How to Make a Bank Refund the Appraiser Fee if You Don’t Like the Appraisal

MA Banks tend to hire appraisers that give them what they want to hear – artificially low valuations so that if you skip a payment they can grab your building to close to nothing. Here is an email that I have used several times to recover my $500 that I had to pay to the appraiser who they pushed down my throat.



“Dear Bank,

This letter is required by MGL 93A before legal action can be taken against your bank.

The law gives you 30 days to settle this. If the settlement offered doesn’t come close to the damages inflicted to me (time lost on this transaction, time to write this demand letter and all other email, appraiser fees, travel expenses, etc, attorney fees if I have to consult or hire an attorney) then MGL 93A damages come with attorney fees plus they are doubled or tripled when your actions are found to be willful or knowing.

Several days ago (name) called me to tell me that the appraisal for my 3-family building at (address) came to about 72K. He did not email me the appraisal even though I asked to see it. Refusing to provide me with the appraisal that I paid for is an unfair and deceptive act per 93A. It is also willful and knowing. Making people sign a legal release waiving their legal rights before an appraisal is released is another instance of an unfair and deceptive act and if we end up in court I will ask that you are prohibited from doing it to anyone in the future. I also asked him to return my $500 that I paid for the “appraisal” and he refused.

My 3-family house in (town) is worth more than 72K. The 3-bedroom apartments are all newly renovated, all hardwood floor, fully deleaded and all are 4-bedroom apartments and fully occupied. There is also a two-car garage attached to it. The Assessor valuation for last year is 119K and I also have an appraisal from last year at 125K done by (name)

The appraiser that your bank used is either incompetent or, as they say, is in your pocket. You insisted that I use your only one appraiser – another instance of willing and knowing unfair and deceptive behavior. You only gave me one choice. Over emails I had repeatedly asked that I do not want the bank to pick the appraiser (the same way the bank does not want me to pick the appraiser) because that would be a conflict of interest as we are both interested parties to this transaction. Banks tend to pick appraisers that give them the lowest possible valuations so they are assured that they can grab the building at close to nothing if I skip a payment or get otherwise in default. I asked that at least 5 names of appraisers are put in a hat and I pull one. That would have been a much better approach and very likely avoided this possible litigation. You refused.

Both the Assessor and the previous Appraiser believe that the value of this building was around 125K last year and there has been no cataclysmic event to justify the sudden 42% drop in value for this year. If anything, the real estate market in MA has picked up and the value should be higher. (Name) told me that this appraiser “had to use” foreclosures (because there was only 1 market sale) to arrive at the value and refused to use the Income Approach. Foreclosures are not allowed to be used to determine value of an income producing building in case there are no other good sales! The Income Approach must be used instead!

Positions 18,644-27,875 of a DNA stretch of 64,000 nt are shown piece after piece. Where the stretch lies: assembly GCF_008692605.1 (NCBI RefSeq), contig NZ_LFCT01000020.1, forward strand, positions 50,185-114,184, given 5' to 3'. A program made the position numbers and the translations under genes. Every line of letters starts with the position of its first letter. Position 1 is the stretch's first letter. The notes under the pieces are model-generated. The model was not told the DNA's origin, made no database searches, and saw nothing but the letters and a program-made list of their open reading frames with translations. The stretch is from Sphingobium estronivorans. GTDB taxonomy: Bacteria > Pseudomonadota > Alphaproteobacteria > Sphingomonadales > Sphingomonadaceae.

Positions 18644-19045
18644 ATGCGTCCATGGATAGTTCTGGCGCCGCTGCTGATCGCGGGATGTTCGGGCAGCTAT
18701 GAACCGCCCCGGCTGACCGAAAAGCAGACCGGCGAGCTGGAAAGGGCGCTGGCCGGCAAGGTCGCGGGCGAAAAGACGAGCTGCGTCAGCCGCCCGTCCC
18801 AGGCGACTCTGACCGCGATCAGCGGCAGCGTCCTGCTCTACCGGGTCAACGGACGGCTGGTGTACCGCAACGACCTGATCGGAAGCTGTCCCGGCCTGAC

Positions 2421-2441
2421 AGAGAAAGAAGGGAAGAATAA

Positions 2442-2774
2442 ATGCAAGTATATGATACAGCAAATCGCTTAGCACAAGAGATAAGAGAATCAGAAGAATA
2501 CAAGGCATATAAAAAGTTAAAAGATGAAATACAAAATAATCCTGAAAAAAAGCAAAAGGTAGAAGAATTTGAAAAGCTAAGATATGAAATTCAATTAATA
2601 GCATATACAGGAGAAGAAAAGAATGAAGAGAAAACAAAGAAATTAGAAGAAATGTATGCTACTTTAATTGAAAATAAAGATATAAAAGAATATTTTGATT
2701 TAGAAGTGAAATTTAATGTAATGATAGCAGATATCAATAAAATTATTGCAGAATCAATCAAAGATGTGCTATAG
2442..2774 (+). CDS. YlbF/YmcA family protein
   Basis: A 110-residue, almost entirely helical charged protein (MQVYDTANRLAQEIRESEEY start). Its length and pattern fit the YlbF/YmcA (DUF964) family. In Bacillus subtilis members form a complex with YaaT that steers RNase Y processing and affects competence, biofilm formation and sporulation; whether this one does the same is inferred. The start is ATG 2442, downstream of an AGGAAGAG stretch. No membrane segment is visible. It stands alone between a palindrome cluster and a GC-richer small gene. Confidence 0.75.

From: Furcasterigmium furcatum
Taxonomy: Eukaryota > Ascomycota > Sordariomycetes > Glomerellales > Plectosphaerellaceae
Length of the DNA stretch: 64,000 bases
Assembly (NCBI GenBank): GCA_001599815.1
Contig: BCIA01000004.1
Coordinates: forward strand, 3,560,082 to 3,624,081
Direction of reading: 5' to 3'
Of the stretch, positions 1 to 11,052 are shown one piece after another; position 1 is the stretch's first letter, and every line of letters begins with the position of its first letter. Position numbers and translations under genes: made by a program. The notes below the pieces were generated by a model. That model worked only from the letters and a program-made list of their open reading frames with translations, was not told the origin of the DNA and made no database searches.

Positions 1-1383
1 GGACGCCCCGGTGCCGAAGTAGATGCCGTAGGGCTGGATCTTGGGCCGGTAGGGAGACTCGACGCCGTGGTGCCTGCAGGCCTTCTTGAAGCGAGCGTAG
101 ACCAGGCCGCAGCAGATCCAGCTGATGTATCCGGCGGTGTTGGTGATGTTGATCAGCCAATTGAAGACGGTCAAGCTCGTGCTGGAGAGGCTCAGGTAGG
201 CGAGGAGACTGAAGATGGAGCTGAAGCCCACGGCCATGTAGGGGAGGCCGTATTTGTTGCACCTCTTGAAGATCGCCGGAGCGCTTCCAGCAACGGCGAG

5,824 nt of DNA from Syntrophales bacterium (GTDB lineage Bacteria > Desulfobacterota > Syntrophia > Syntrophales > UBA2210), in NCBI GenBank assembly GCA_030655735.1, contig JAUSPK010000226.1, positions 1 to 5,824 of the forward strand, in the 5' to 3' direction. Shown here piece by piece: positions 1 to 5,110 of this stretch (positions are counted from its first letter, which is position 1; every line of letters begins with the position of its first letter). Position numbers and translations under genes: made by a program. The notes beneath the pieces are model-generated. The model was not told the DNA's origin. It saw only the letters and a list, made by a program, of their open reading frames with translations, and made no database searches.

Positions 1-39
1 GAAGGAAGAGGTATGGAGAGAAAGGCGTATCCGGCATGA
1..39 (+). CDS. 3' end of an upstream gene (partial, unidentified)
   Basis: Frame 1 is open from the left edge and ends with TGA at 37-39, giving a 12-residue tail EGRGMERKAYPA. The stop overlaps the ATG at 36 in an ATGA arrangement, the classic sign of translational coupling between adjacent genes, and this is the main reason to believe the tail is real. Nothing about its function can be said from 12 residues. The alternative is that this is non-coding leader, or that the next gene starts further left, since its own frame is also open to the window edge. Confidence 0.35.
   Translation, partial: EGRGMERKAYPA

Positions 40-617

“An income approach is an acceptable method to use to value an income-producing property, like a multi-family residential dwelling. See Finer Realty Trust, Philip Finer, Trustee v. Assessors of Mansfield, Mass. ATB Findings of Fact and Reports 2008-1009, 1037-40 (acknowledging the acceptability of using an income approach to value a five-family dwelling, but instead using a sales-comparison approach because of better underlying market data); cf. Assessors of Lynnfield v. New England Oyster House, Inc., 362 Mass. 696, 698-701 (1972); Assessors of Weymouth v. Tammy Brook Co., 368 Mass. 810 (1975) (rescript).

“Evidence of sales may be considered “only if they are free and not under compulsion.” Congregation of the Mission of St. Vincent dePaul v’ Commonwealth’ 336 tvlass. 357, 360 (1957) (other citation omitted). ) “A foreclosure sale inherently suggests a compulsion to sell; a proponent of evidence of such sale must show circumstances rebutting the suggestion of compulsion.”); see also Finigan v Board of.Assessors of Belmont, Mass. ATB Findings of Fact and Reports 2004-533, 544 an Waters v. Board of Assessors of Wayland, Mass. ATB Findings of Fact and Reports 2001-460, 469)”

“It is the earning capacity of real estate, rather than its actual income, which is probative of fair market value. See Assessors of Quincy v. Boston Consolidated Gas Co., 309 Mass. 60, 64 (1941).”

You have 30 days to make me an offer. Otherwise I will ask the jury for triple damages and attorney fees.

I do not want to sue you or fight with you but I am not going to allow you to use me like this and try to steal this asset from me. I already allowed you to value my (address) only at (amount) (that’s only 25K a unit). Value being stolen from me once is enough. This building is worth at least 120K. You have two options – a) to hire another appraiser at no extra cost to me, who will use the Income Approach as they must as there are no good sales at the moment or b) immediately return my $500 and we will never work again. If you choose to do none of those we WILL end up in court (which will cost you more than $500 just to get there) and I will ask the jury for triple damages and attorney fees.

In conclusion, either do the right thing and play fairly or return my money and get away from me. I wasn’t born yesterday”.


The last time this happened to me was in December 2013. In about a week I quietly received a check for $500 in the mail. 


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